I know, like every last one of you, I’ve found myself in situations that were not the way I’d planned them to be.  Whether it’s the unexpected end of a relationship, a surprise visit (from anyone good or not-so-good), failure or falling-short of goals, or financial burdens, when things don’t go as planned it can turn us all upside-down (even if only for a few moments).

So what’s the answer to all of it? What’s the other side of this cursed coin?

There are a lot of little things you can do to shift your game, and level the playing field. They may never prevent the unexpected (it’s called unexpected for a reason), but they’ll definitely help to change the way you influence the world around you, and how it impacts you. Here are some keys for helping you through “what to do when my plans don’t go as planned.”

Tune out the “it’s never gonna get better” voice

The moment things do not go our way, we instinctively begin rattling off all the far-fetched and overly melodramatic details of how “this is just one more terrible thing” in our lives – exaggerating how the situation truly affects us.  A previous post of mine [Bad Publicity] talked about this voice a lot. The messages we tell ourselves have a very serious impact on how we view the world.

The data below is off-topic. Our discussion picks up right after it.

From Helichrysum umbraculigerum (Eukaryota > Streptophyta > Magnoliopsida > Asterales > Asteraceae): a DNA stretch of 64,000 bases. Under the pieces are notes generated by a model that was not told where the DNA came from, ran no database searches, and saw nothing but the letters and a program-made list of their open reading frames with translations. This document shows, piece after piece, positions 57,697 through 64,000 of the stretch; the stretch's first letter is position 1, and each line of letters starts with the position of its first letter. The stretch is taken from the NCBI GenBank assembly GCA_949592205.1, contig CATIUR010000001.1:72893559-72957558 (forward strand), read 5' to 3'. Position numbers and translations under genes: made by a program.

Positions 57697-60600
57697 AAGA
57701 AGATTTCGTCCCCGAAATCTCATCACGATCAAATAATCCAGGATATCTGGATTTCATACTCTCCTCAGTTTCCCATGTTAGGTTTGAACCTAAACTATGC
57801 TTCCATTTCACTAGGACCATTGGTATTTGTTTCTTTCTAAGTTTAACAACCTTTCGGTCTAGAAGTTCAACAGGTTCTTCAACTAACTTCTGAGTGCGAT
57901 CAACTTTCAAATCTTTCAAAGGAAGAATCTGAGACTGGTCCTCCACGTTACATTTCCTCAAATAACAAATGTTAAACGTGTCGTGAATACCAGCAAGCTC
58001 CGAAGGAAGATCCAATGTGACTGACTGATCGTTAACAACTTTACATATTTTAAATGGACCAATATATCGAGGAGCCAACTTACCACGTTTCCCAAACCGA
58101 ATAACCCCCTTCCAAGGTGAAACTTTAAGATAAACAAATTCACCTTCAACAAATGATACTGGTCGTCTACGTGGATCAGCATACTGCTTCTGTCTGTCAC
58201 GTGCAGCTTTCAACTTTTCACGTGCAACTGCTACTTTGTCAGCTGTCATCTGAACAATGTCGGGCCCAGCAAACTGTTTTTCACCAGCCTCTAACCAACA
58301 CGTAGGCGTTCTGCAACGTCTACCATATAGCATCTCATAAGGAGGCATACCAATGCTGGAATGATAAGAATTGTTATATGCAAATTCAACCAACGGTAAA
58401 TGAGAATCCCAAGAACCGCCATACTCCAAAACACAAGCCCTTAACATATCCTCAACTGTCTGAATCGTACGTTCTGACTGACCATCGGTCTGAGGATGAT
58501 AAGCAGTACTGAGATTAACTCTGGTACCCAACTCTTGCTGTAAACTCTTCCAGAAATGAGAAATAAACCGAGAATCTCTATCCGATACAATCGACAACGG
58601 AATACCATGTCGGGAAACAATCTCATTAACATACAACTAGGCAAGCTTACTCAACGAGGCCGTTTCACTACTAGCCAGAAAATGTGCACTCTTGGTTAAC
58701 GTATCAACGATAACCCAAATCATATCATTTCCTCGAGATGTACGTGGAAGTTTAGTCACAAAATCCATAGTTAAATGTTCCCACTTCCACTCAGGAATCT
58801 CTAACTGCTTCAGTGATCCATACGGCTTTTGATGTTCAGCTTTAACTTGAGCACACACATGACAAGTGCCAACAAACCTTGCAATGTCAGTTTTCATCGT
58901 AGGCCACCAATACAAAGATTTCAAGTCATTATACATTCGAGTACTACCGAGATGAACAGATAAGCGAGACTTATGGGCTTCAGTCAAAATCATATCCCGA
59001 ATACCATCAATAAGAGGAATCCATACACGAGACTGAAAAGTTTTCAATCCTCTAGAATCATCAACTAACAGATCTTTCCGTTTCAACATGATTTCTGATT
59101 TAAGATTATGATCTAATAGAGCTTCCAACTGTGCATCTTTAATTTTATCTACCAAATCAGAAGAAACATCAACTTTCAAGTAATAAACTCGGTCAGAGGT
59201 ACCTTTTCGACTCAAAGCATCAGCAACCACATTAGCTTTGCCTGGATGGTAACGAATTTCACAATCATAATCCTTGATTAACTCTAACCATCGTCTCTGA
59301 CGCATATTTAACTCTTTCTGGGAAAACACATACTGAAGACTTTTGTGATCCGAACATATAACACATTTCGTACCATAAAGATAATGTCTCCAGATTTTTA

Ready for a little nostalgia? Remember when you were little and upset about something and your mom told you it would be okay? You believed her! Coincidentally, she was right, wasn’t she?  When did you stop believing it would be alright?

When things don’t go as planned, take a moment and listen to that voice in your head. Notice how it makes you feel to believe all the negative and depressing ideas that voice is pushing on you. If you don’t want to feel that way, choose not to believe it.  90% of the time, we blow things out of proportion. The big question is this:

Did my plan get derailed or just delayed?

Take the hint – something is trying to emerge

When what you want seems to elude you, pause for a moment and look around.  What appears instead? There’s something trying to emerge in all conflict – which is exactly what happens when plans go awry! I remember working in sales a few years ago, and I found that toward the end of that job it was getting increasingly difficult to smile and stay motivated. The job wasn’t terrible on the surface, but beneath the visible, my heart was crying out for escape. I was not supposed to be there any more.

I know you’ve had moments where you suddenly saw/felt a sign that changed your perspective or brought you clarity. In fact, you may have even asked the sky/God/Universe for a sign. Well, they’re all over the place and it’s high time you gave yourself permission to slow down and see them.

As an example, let’s imagine you’re unemployed and feeling pretty down about it.  Maybe you even feel like the victim of the economy. The media is posting record unemployment numbers and it’s all doom-n-gloom well into the future.